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El Niño gives Earth new spin

Researchers in the United States and China recently reported that a mass of warm water wandering in the tropical Pacific might be affecting Earth’s rotation rate and altering the lengths of days, particularly during strong El Niño years. The water mass, called the western Pacific warm pool (WPWP), is closely associated with the early stages of El Niño/Southern Oscillation (ENSO) events.

Xiao-Hai Yan and Jiayi Pan, of the Graduate College of Marine Studies at the University of Delaware, and Yonghong Zhou, of the Shanghai Astronomical Observatory, reported their findings in the Nov. 12 Geophysical Research Letters.

Earth’s rotation rate, and hence length of day, is linked to the angular momentum of the solid earth. Combining the solid earth’s angular momentum with the angular momentum of the atmosphere and ocean equals a constant for the angular momentum of the whole Earth system. Because angular momentum of the whole system is conserved, a change in the angular momentum of one component (earth, ocean or atmosphere) forces the opposite change in another. If the atmosphere or ocean speeds up, the solid earth slows down, and Earth experiences a longer day.

Changes in day length are measured in milliseconds and wouldn’t be evident to people. However, length of day can be an important indicator of global change, especially because recent advances in geodetic techniques have made precise monitoring of it possible.

Over long time periods the rotation rate is affected by tides, core-mantle interactions and glacial rebound. But year to year, the bulk of the variation, though not all, is attributed to changes in the atmosphere. “The atmospheric angular momentum accounts for about 80 percent of the interannual length of day change,” Yan says. However, he adds, “of the remaining length of day change, about 10 percent can be explained by the western Pacific warm pool.” Yan and his colleagues suggest that the redistribution of mass caused by the warm pool migration influences Earth’s rotation rate.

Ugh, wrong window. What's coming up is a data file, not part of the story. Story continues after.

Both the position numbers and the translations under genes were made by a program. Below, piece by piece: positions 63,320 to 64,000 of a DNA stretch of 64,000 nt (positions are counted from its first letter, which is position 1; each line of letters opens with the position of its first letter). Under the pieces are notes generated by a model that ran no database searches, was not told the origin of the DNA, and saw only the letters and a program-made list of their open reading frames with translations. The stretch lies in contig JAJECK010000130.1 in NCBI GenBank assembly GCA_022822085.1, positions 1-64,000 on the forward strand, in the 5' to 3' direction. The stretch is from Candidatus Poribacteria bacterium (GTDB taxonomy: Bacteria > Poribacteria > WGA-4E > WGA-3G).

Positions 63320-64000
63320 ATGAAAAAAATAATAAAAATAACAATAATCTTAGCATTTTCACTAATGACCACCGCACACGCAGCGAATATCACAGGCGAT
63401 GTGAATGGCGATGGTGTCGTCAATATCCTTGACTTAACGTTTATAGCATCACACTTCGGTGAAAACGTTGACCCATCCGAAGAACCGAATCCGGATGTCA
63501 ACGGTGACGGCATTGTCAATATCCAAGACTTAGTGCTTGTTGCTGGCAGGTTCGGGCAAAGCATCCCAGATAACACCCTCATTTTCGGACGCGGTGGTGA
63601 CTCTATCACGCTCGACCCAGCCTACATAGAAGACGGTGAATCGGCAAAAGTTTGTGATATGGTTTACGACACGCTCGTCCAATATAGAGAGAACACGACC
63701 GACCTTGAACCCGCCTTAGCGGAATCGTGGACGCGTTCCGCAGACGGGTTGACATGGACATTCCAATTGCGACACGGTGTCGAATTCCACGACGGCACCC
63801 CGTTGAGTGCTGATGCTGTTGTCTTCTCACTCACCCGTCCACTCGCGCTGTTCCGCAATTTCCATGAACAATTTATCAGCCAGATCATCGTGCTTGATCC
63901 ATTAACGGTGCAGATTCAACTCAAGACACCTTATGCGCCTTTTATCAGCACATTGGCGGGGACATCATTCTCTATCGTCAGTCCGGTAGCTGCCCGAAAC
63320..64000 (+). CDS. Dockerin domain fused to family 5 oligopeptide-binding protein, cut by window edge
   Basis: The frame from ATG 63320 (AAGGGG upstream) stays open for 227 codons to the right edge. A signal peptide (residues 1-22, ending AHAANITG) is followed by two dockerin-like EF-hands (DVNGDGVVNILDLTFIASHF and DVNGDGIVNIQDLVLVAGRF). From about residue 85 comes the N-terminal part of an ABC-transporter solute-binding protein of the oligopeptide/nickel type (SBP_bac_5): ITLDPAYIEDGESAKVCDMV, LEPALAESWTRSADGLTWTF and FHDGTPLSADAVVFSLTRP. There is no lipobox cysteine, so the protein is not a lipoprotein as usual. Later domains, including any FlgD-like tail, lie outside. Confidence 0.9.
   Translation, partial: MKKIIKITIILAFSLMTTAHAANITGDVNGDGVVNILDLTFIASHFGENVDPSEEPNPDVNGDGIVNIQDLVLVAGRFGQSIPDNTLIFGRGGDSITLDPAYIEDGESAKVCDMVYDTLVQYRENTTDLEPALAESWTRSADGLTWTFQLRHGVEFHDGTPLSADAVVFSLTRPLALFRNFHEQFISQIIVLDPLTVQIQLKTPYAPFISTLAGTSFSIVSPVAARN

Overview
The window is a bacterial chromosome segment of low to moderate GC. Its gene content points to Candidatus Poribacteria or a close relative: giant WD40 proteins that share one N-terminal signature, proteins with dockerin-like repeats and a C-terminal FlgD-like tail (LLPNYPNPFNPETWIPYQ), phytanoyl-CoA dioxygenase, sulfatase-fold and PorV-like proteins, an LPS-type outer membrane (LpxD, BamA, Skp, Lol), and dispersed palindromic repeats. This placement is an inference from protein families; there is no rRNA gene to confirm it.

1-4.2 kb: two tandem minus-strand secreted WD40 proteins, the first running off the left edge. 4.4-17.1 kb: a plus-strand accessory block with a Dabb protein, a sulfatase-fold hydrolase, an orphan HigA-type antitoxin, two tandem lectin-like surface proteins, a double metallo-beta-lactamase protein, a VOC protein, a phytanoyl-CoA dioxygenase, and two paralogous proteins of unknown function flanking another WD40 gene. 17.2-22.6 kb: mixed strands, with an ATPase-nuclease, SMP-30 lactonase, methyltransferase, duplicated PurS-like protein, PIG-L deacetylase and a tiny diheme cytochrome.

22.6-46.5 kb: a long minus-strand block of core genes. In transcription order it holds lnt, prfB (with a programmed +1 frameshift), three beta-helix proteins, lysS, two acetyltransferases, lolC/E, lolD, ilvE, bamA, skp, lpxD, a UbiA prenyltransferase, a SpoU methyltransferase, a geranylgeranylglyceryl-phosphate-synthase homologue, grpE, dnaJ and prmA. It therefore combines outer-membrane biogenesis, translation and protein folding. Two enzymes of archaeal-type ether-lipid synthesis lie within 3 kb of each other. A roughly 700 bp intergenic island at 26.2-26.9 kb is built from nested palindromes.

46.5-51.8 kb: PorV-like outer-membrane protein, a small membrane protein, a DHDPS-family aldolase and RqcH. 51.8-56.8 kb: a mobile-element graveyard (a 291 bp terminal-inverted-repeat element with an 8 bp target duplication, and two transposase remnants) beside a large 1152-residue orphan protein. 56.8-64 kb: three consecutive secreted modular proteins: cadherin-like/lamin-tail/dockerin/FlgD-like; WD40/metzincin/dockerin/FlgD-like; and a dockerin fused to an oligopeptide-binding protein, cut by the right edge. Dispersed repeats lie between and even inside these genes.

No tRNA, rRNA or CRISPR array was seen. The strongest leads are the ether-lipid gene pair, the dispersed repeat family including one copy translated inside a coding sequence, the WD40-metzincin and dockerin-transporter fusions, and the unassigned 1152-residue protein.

ENSO’s atmospheric component, the Southern Oscillation, has previously been linked to changes in day length. However, isolated parcels of ocean water were thought to have too little mass relative to the solid earth.

On average, the WPWP covers an area roughly the size of Africa. It has surface temperatures of 28 degrees Celsius or higher, two to five degrees warmer than most of the equatorial ocean.

Using historical sea surface temperatures, the researchers tracked the movement of the WPWP over the past 50 years and calculated its angular momentum. They compared their calculations with historical variations in day length. After removing atmospheric and tidal effects, they found a strong positive correlation between the angular momentum of the warm pool and variation in day length. The association was most robust during the strong El Niño years of 1975 to 1976, 1986 to 1987 and 1997 to 1998.

“The WPWP is the most active water body in the global oceans during the ENSO event period,” Pan says. During an El Niño, the angular momentum of the WPWP increases. This increase slightly decreases the solid-earth angular momentum, which results in a longer day, the team reports.

Pan adds that while further studies are needed, the new finding emphasizes the important role of the WPWP in length-of-day changes.

Not everyone agrees. Richard Rosen of Atmospheric and Environmental Research Inc., Lexington, Mass., one of the earliest researchers to identify an El Niño signal in the atmospheric angular momentum, suggests focusing on oceanic contribution overall, rather than the WPWP alone.

“Their results clearly suggest that changes in the western Pacific warm pool do not, in themselves, make a significant contribution to these imbalances and point, therefore, to the need to consider more of the entire system of ocean currents to explain the [remaining variation],” Rosen says.

Sara Pratt
Geotimes contributing write

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